Australian retail sales reached their highest levels on record, with March trade increasing 9.4% compared to the same time last year and increasing 1.6% compared to the previous month, according to the latest figures released by the Australian Bureau of Statistics.
Australians spent $33.6 billion in stores and online in March, eclipsing the previous record of $33.3 billion set in November 2021, when consumers enjoyed the Black Friday/Cyber Monday sales and were shopping early for Christmas.
Queensland was the nation’s strongest performer with 3.4% growth for the month, while South Australia went backwards by 0.7%.
The strongest growth was recorded for ‘Department stores’ retailing on a m-o-m basis (4.1%) and for ‘Other’ retailing on a y-o-y basis (15.4%). In seasonally adjusted terms, Retail Turnover increased by 1.6% in the month of March 2022. On a y-o-y basis, Retail Turnover increased by 9.4%.
The following table summarises the key data in seasonally adjusted terms across the six ABS retail categories.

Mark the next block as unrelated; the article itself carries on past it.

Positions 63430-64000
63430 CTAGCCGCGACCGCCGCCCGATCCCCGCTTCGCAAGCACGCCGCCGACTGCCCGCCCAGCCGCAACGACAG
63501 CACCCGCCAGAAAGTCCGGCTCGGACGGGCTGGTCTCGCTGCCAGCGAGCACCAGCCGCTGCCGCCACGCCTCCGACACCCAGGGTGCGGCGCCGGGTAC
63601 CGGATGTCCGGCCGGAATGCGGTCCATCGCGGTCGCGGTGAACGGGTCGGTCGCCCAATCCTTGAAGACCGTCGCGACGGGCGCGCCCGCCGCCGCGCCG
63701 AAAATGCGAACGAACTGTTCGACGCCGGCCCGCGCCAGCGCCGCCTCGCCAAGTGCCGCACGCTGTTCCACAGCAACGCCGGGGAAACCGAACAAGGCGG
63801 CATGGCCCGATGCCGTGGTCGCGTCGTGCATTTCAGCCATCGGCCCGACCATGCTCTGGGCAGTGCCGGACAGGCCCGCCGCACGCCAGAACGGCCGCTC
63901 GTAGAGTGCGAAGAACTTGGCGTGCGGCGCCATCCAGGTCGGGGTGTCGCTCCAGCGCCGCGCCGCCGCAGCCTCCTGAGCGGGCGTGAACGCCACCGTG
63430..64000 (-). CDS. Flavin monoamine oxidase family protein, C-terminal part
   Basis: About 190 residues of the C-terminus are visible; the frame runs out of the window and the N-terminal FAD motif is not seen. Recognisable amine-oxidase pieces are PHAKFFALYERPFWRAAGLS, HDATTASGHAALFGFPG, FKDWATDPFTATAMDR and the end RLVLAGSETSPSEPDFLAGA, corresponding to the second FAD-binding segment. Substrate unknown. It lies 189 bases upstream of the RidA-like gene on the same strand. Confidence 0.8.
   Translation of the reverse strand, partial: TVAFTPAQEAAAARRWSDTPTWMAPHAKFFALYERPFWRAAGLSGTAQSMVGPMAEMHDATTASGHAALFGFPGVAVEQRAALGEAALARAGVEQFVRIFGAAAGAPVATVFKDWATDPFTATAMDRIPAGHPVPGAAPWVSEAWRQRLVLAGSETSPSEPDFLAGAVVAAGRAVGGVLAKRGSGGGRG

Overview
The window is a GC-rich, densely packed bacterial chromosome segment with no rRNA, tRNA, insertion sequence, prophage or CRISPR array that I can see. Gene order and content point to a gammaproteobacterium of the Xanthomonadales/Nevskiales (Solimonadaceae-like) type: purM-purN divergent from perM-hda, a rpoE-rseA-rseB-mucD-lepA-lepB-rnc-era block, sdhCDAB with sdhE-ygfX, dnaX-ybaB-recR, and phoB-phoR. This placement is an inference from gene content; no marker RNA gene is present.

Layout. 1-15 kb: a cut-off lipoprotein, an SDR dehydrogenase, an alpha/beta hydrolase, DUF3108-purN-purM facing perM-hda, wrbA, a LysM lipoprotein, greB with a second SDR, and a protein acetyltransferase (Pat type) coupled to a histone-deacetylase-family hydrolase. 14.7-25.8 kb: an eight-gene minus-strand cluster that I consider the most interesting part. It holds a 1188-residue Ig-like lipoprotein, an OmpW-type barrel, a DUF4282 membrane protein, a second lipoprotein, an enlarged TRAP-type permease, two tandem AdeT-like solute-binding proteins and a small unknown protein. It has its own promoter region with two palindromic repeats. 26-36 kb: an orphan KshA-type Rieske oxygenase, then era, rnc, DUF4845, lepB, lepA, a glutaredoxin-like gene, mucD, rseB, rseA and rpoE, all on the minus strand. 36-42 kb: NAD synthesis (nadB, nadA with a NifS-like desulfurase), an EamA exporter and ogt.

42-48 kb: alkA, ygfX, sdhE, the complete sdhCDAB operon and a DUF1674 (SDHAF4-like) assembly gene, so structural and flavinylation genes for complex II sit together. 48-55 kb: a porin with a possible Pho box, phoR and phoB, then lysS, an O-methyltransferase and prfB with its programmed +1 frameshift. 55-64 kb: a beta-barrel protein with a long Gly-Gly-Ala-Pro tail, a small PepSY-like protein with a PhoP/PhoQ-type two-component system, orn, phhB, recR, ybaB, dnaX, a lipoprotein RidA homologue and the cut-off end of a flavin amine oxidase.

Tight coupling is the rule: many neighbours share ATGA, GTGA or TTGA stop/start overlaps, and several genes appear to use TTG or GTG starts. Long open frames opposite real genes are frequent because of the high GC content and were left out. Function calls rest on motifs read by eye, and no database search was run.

NRA CEO Dominique Lamb said the increase in retail turnover of 1.6% for the month and 9.4% year-on-year (seasonally adjusted) was a sign of continued recovery for the industry.
However, Lamb said yesterday’s interest rates announcement, coupled with looming increases in superannuation and award wages from July 1, meant that the good times could be short-lived.
“This is a good result for March, and although the recovery is still patchy it indicates that retail is heading in the right direction,” she said.
“However, the looming increases in interest rates, superannuation and award wages represent a very unwelcome triple whammy for business owners.
“We would be very concerned if the Reserve Bank Board were to use these figures as justification for a further rates hike in June,” said Lamb.
Comparison of retail spending will be affected throughout 2022 given two main factors. Firstly, lockdowns and Government restrictions for ‘non-essential’ retail in certain jurisdictions (including during post-lockdown periods) will negatively impact short-term comparisons, especially for month-on-month or quarter-on-quarter periods. Secondly, record spending during 2020 and 2021, due to the bounce-back of consumer activity, has an impact on longer-term analysis (year-on-year). Given these factors, it is worth making a comparison of Retail Trade over the last two-years. Interestingly, all jurisdictions (including those exiting Government restrictions in the latter part of 2021) show positive growth versus the corresponding 12-month period.